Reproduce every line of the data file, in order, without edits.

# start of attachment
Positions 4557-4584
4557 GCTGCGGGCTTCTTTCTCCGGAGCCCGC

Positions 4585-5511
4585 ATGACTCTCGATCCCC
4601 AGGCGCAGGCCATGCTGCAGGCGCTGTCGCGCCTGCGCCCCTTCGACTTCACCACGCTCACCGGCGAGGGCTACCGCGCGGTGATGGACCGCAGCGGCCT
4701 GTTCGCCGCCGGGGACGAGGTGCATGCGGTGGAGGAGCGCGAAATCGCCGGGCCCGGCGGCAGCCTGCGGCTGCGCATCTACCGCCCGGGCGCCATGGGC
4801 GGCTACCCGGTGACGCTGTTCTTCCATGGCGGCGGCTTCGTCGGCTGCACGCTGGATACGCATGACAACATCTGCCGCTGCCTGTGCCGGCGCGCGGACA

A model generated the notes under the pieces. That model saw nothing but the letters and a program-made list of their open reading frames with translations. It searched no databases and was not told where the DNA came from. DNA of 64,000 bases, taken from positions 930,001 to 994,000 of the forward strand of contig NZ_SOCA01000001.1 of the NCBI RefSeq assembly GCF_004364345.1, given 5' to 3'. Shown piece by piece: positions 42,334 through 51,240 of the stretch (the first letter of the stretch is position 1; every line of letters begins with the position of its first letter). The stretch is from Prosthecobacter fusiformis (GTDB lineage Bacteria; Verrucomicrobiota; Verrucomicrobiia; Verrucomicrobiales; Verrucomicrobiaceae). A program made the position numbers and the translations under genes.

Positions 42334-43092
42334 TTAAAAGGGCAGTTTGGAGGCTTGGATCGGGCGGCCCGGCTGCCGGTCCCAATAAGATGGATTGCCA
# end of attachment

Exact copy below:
Positions 4557-4584
4557 GCTGCGGGCTTCTTTCTCCGGAGCCCGC

Positions 4585-5511
4585 ATGACTCTCGATCCCC
4601 AGGCGCAGGCCATGCTGCAGGCGCTGTCGCGCCTGCGCCCCTTCGACTTCACCACGCTCACCGGCGAGGGCTACCGCGCGGTGATGGACCGCAGCGGCCT
4701 GTTCGCCGCCGGGGACGAGGTGCATGCGGTGGAGGAGCGCGAAATCGCCGGGCCCGGCGGCAGCCTGCGGCTGCGCATCTACCGCCCGGGCGCCATGGGC
4801 GGCTACCCGGTGACGCTGTTCTTCCATGGCGGCGGCTTCGTCGGCTGCACGCTGGATACGCATGACAACATCTGCCGCTGCCTGTGCCGGCGCGCGGACA

A model generated the notes under the pieces. That model saw nothing but the letters and a program-made list of their open reading frames with translations. It searched no databases and was not told where the DNA came from. DNA of 64,000 bases, taken from positions 930,001 to 994,000 of the forward strand of contig NZ_SOCA01000001.1 of the NCBI RefSeq assembly GCF_004364345.1, given 5' to 3'. Shown piece by piece: positions 42,334 through 51,240 of the stretch (the first letter of the stretch is position 1; every line of letters begins with the position of its first letter). The stretch is from Prosthecobacter fusiformis (GTDB lineage Bacteria; Verrucomicrobiota; Verrucomicrobiia; Verrucomicrobiales; Verrucomicrobiaceae). A program made the position numbers and the translations under genes.

Positions 42334-43092
42334 TTAAAAGGGCAGTTTGGAGGCTTGGATCGGGCGGCCCGGCTGCCGGTCCCAATAAGATGGATTGCCA